Australian Expats in China To Face a New Tax
The recent release of the proposed draft tax amendments by the Chinese government has gained criticism as it is set to have a major impact on those Australian expats in China who earn a high income. The general summary of the latest changes is set to reduce the burden on the low to middle-income groups, while the better-paid group will not benefit with the 45% tax rate and changes to the taxing of end of year bonuses and remunerations.
All individuals will benefit from the changes regardless, with the proposed monthly tax exemption lifting from 3,500Yuan to 5,000Yuan. Overall China is looking at ways of reducing excessive rates of savings and investment, to encourage a higher share of growth from household consumption. Chief economists say that raising the post-tax household income is crucial to encourage consumers to open their wallets.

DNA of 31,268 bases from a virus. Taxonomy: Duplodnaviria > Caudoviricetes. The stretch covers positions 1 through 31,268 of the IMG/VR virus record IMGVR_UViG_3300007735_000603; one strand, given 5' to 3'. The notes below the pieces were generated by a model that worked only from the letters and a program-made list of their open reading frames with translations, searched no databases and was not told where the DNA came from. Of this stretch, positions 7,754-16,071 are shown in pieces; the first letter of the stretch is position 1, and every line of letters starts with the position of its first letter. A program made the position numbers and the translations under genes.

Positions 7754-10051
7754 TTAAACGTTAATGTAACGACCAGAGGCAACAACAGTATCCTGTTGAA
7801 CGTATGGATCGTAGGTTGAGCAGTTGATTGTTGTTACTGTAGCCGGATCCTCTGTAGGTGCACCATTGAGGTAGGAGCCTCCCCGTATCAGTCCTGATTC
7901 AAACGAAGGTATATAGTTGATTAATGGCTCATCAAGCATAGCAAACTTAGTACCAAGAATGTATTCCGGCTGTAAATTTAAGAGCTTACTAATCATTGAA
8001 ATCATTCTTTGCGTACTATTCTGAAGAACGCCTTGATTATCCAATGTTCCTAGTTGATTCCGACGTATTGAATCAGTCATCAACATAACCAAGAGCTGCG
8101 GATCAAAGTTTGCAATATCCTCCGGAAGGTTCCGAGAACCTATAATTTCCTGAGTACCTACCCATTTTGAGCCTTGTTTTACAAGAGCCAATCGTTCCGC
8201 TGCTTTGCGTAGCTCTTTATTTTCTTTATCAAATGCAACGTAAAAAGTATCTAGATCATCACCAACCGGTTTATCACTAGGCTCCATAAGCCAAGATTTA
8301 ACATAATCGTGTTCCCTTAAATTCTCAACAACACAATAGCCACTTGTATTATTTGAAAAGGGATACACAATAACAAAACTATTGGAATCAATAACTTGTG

China now levies tax on salary progressively in seven brackets, ranging from 3% up to 45%. The government also levies tax at a flat rate of 20% on property transactions, dividends and royalties. The proposed new tax amendment will seek to capture remunerations and royalties under the progressive tax rates rather than the previous flat rate. This will have a substantial increase in annual tax burdens for the high income earning demographic, which captures a substantial amount of Australian expats in China.
Various partners of the Big Four accounting firms, have stated that a 45% tax rate is too high and it is disincentivising the attraction of working in China for foreign employees including Australian expats. It is also making China unattractive for the skilled and globally mobile talent. In comparison to other cities such as Singapore and Hong Kong which have much lower tax rates with the upper bands capped at 22% and 17% respectively.
Frank Gu, a US-educated legal counsel at a multinational company in Shanghai, is quite agitated by the changes as he sees it having a great impact on work professionals alike. “Just stop calling it a tax-cut package,” Gu said. “To me, it is more like the state is balancing tax revenue, trimming levies on the have-nots but going more strict on the so-called ‘haves’ like me.”
If your unsure of your own tax status back in Australia, whether still a resident or whether you should be declared a non-resident it is best to seek professional advice as a review might be required.